The pyromagnetic generator is based on the same phenomenon; its aim being of course to generate electrical energy directly from the heat of the combustible. The armature, or moving part of the machine, consists in reality of eight separate armatures all constructed of corrugated sheet iron covered with asbestos and wound with wire. These armatures are held in place by two circular iron plates, through the centre of which runs a shaft, carrying at its lower extremity a semicircular shield of fire-clay, which covers the ends of four of the armatures. The heat, of whatever origin, is applied from below, and the shaft being revolved, four of the armatures lose their magnetism constantly, while the other four gain it, so to speak. As the moving part revolves, therefore, currents of electricity are set up in the wires of the armatures and are collected by a commutator, as in an ordinary dynamo, placed on the upper end of the central shaft.

A great variety of electrical instruments are included in Edison's inventions, many of these in fundamental or earlier forms being devised for his systems of light and power, as noted already. There are numerous others, and it might be said with truth that Edison is hardly ever without some new device of this kind in hand, as he is by no means satisfied with the present status of electrical measurements. He holds in general that the meters of to-day, whether for heavy or for feeble currents, are too expensive, and that cheaper instruments are a necessity of the times. These remarks apply more particularly to what may be termed, in general, circuit meters. In other classes Edison has devised an excellent form of magnetic bridge, being an ingenious application of the principles of the familiar Wheatstone bridge, used so extensively for measuring the electrical resistance of wires; the testing of iron for magnetic qualities being determined by it in the same way. Another special instrument is a "dead beat" galvanometer which differs from the ordinary form of galvanometer in having no coils or magnetic needle. It depends for its action upon the heating effect of the current, which causes a fine platinum-iridium wire enclosed in a glass tube to expand; thus allowing a coiled spring to act on a pivoted shaft carrying a tiny mirror. The mirror as it moves throws a beam of light upon a scale and the indications are read by the spot of light. Most novel of all the apparatus of this measuring kind is the odoroscope, which is like the tasimeter described in an earlier chapter, except that a strip of gelatine takes the place of hard rubber, as the sensitive member. Besides being affected by heat, this device is exceedingly sensitive to moisture. A few drops of water or perfume thrown on the floor of a room are sufficient to give a very decided indication on the galvanometer in circuit with the instrument. Barometers, hygrometers, and similar instruments of great delicacy can be constructed on the principle of the odoroscope; and it may also be used in determining the character or pressure of gases and vapors in which it has been placed.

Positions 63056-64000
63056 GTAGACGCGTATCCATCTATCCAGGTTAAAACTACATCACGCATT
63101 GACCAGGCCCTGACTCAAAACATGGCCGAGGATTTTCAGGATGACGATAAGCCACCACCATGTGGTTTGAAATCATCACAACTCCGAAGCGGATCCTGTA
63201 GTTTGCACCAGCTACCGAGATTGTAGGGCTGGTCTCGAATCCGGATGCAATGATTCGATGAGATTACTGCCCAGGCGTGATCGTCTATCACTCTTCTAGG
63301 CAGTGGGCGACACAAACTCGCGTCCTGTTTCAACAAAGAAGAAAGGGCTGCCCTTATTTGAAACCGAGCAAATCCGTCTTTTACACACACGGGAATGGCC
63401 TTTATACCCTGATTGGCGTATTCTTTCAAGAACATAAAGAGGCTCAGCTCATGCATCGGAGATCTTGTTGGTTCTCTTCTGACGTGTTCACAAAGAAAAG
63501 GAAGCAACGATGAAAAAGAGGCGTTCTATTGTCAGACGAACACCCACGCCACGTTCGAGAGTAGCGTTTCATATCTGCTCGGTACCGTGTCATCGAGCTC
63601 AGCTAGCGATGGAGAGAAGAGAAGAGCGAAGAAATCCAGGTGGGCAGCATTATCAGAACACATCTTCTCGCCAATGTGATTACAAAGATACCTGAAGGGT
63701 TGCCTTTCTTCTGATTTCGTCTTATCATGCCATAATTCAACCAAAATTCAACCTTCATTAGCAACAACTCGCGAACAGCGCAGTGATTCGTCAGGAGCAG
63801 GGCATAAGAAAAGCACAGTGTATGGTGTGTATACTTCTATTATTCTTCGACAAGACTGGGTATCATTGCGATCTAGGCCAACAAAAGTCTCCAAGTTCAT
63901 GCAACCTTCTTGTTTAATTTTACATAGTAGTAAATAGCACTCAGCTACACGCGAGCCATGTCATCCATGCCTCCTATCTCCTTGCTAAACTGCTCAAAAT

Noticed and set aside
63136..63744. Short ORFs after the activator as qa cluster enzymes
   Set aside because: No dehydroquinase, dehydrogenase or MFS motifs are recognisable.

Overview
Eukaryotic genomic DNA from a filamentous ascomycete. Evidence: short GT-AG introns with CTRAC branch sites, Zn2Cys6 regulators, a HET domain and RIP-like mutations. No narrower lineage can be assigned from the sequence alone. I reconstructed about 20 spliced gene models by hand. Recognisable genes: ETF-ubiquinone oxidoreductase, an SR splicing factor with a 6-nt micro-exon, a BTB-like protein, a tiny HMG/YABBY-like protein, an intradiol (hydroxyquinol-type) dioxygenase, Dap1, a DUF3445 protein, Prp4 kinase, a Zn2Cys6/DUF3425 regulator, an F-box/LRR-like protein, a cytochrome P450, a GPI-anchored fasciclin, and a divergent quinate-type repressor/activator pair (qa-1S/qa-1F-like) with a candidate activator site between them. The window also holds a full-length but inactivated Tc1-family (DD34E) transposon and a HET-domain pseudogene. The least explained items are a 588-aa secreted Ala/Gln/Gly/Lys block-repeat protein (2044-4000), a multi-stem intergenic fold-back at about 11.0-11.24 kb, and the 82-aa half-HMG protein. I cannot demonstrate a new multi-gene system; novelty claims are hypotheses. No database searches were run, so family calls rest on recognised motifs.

In the list of Edison's patents at the end of this work may be noted many other of his miscellaneous inventions, covering items such as preserving fruit in vacuo, making plate-glass, drawing wire, and metallurgical processes for treatment of nickel, gold, and copper ores; but to mention these inventions separately would trespass too much on our limited space here. Hence, we shall leave the interested reader to examine that list for himself.